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Pedal crank and sprocket of a bicycle
Linkage : rocker arm
A rotating crank drives via a respective coupling rod two reciprocal turning ( "swinging") wipers on.

A crank is a rod-shaped, at one end in a machine frame rotatable machine element . At the free outer end there is a handle ( hand crank ) fastened at right angles to the rod or a pedal ( pedal crank ) or an articulated connection to a mostly rod-shaped link for coupling a coupling gear . The handle can be rotatably mounted about its axis of symmetry so that there is no relative movement between it and the hand. Pedals usually rotate around their axis of symmetry (see bicycle pedal ).

Drive the crank

Force introduction at the free outer end

At the outer end, a force can be introduced which, at the other end, serves as torque on a shaft that can be rotated with the crank to drive a device or a machine . For example, small kitchen appliances ( hand mixer ) or office equipment ( pencil sharpener ) are driven with a hand crank .

In addition to bicycles , cranks can also be found in other work equipment driven by muscle power, such as sewing machines or spinning wheels . With the latter, however, the crank itself is not driven directly, but via a coupling rod by a rhythmically stepped foot rocker (rocker, see crank rocker ). Such cranks act on a flywheel that drives the implement via a belt .

Cranks that serve as operating elements are referred to as hand cranks as well as the lyre , whereby it is not the force introduced but the direction of rotation and the extent of the rotation that are important.

String winders help to pull the strings on certain musical instruments.

Pedal sewing machine. Foot rocker as drive, crankshaft as output ( flywheel and belt wheel attached to drive the sewing machine)

Torque introduction at the end stored in the frame

When rotation and torque are introduced at the inner end of the crank (from the frame) and another element articulated at the outer end is driven, the flow of energy through the crank is the opposite of that in the "original crank" (hand crank).

In the case of coupling gears , the crank is the mostly revolving ("crank rotation") link that drives the other parts of the gear.

Cranks that do not fully rotate around their joint fixed to the frame, but only pivot back and forth , are also referred to in some contexts as rocker arms or crank arms or just handlebars . An example of non-rotating cranks is the crank arm axle , a wheel suspension in vehicle construction . Since it is a parallel crank gear, there are two non-rotating "crank arms" in this application.

The crankshaft ( crank ) of steam or combustion engine is powered by a piston ( push member ) via a connecting rod ( connecting rod driven). Pistons, (possibly extra cross head ) connecting rod and crankshaft together form a crank drive .


Roman hand crank (part on the right) from Augusta Raurica (around 250 AD)

Remains of a Roman crank mill from the late 2nd century AD were excavated in Aschheim , Bavaria ; With the help of the approx. 40 cm long iron crank, the millstone was driven manually via a gear train. Another Roman crank was found in Augusta Raurica ( Switzerland ). The piece of iron, 82.5 cm long, has a 15 cm long handle and reached the ground by 250 AD at the latest. Its exact function is still unknown.

The water-powered sawmill depicted on the sarcophagus of Marcus Aurelius Ammianos in the Roman era Hierapolis contains a crank drive that, driven by a water wheel , allows the gates of a stone saw to move back and forth.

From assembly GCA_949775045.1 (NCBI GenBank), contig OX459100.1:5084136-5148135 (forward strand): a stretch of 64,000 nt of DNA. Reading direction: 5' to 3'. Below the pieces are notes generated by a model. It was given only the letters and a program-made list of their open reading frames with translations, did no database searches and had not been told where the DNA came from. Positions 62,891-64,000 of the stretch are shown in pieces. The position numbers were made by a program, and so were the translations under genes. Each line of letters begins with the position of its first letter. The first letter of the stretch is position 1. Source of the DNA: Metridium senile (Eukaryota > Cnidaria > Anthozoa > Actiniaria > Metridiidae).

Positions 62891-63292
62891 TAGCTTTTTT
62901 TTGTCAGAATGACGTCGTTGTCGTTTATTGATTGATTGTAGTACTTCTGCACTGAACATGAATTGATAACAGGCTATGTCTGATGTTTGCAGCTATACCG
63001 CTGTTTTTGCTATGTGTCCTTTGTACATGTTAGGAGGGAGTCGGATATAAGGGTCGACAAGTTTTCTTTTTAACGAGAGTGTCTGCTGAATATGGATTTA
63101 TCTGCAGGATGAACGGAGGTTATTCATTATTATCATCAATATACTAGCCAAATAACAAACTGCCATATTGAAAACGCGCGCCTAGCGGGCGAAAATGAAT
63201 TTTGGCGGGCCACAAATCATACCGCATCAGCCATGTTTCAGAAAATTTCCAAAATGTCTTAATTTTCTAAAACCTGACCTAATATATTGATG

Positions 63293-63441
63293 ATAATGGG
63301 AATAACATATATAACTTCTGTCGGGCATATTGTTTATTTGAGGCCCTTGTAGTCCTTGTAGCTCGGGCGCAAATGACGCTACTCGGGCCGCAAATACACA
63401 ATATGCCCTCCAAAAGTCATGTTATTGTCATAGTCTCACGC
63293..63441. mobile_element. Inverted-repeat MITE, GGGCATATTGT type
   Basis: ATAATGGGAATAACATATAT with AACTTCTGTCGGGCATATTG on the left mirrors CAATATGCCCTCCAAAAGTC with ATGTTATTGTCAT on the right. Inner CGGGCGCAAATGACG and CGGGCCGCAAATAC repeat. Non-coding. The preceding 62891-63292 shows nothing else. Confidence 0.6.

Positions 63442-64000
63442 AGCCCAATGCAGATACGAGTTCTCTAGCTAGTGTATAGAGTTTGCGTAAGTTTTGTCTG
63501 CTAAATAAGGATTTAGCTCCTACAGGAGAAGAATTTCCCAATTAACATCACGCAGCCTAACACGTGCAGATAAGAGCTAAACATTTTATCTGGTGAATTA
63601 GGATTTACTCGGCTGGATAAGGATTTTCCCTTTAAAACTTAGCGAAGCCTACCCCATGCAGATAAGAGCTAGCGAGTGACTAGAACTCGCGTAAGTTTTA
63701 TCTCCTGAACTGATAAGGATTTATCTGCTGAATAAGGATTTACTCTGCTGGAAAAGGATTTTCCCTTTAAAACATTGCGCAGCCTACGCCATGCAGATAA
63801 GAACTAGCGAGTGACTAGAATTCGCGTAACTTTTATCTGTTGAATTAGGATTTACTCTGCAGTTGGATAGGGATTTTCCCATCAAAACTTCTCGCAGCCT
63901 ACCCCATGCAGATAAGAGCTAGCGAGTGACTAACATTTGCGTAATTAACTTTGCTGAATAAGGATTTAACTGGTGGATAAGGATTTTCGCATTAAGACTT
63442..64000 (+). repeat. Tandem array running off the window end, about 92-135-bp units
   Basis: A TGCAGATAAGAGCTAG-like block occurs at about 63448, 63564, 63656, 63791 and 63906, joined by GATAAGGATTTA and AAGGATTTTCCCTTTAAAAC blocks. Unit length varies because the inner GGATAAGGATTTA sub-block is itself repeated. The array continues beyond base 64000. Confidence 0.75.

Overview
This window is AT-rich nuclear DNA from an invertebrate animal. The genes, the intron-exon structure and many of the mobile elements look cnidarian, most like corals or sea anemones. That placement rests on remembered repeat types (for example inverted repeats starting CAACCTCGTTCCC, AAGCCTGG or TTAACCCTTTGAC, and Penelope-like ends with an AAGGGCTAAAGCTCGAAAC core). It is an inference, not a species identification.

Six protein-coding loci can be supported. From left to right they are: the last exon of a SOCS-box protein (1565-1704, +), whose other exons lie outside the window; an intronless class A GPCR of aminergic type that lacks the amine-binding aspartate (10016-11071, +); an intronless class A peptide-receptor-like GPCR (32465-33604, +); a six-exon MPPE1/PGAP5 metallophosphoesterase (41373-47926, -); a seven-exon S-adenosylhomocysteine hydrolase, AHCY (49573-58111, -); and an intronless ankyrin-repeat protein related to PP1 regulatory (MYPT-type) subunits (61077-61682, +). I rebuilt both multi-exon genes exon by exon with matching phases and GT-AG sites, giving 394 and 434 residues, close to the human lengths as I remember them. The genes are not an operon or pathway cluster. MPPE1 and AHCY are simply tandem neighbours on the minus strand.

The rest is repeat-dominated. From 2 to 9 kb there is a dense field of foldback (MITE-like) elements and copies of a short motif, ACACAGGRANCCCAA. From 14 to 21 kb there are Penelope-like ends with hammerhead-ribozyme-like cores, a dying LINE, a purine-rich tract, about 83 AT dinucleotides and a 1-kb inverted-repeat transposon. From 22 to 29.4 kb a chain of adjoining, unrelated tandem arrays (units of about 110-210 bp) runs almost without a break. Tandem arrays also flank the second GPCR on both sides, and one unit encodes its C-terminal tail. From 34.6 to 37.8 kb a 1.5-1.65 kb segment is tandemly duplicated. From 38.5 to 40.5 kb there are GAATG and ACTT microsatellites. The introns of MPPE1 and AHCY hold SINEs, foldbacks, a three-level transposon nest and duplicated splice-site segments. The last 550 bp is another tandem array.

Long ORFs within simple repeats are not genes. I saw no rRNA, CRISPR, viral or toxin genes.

“By deciphering a relief from Hierapolis in Phrygia (2nd half of the 3rd century AD) it is now clear with what technical sophistication antiquity has approached this problem: the power transmission from a waterwheel via gearwheels, crankshaft and push rods The relief is finely carved out on a double stone saw. It could be the first pictorial representation of a gear drive in the history of technology. "

Two other late antique sawmills in Ephesus and Gerasa are also known, in which the rotary movement of the water wheel was converted into a linear movement in the same way by a crank drive.

The drive of machines and devices by hand or with the foot only declined in the time of the industrial revolution , when smaller and independent of natural conditions power machines such as water and wind turbines became available. Steam engines , internal combustion engines and electric motors could now be used in factories . Since then, electric motors and combustion engines for vehicles have been used for individual use. For a long time, only the hand crank was required to start the latter . Nostalgic devices like the barrel organ are still operated today with a hand crank.

Web links

Commons : crank  - collection of images, videos and audio files
Wiktionary: crank  - explanations of meanings, word origins, synonyms, translations

Individual evidence

  1. Volpert, Hans-Peter: "A Roman crank mill from Aschheim, district Munich", in: Report of the Bavarian Bodendenkmalpflege , Vol. 38 (1997), pp. 193–199
  2. Laur-Belart, Rudolf: "Guide through Augusta Raurica", 5th edition, August 1988, pp. 51–52, 56, fig. 42
  3. Grewe, Klaus: "The relief representation of an ancient stone saw machine from Hierapolis in Phrygia and its significance for the history of technology" International conference 13. – 16. June 2007 in Istanbul "(PDF file; 1.89 MB), in: Bachmann, Martin (Hrsg.): Construction technology in ancient and pre-ancient Asia Minor , Byzas, vol. 9, Istanbul 2009, ISBN 978-975-807-223 -1 , pp. 429-454
  4. Ritti, Tullia; Grewe, Klaus; Kessener, Paul: "A Relief of a Water-powered Stone Saw Mill on a Sarcophagus at Hierapolis and its Implications", in: Journal of Roman Archeology , Vol. 20 (2007), pp. 138–163 (149–153)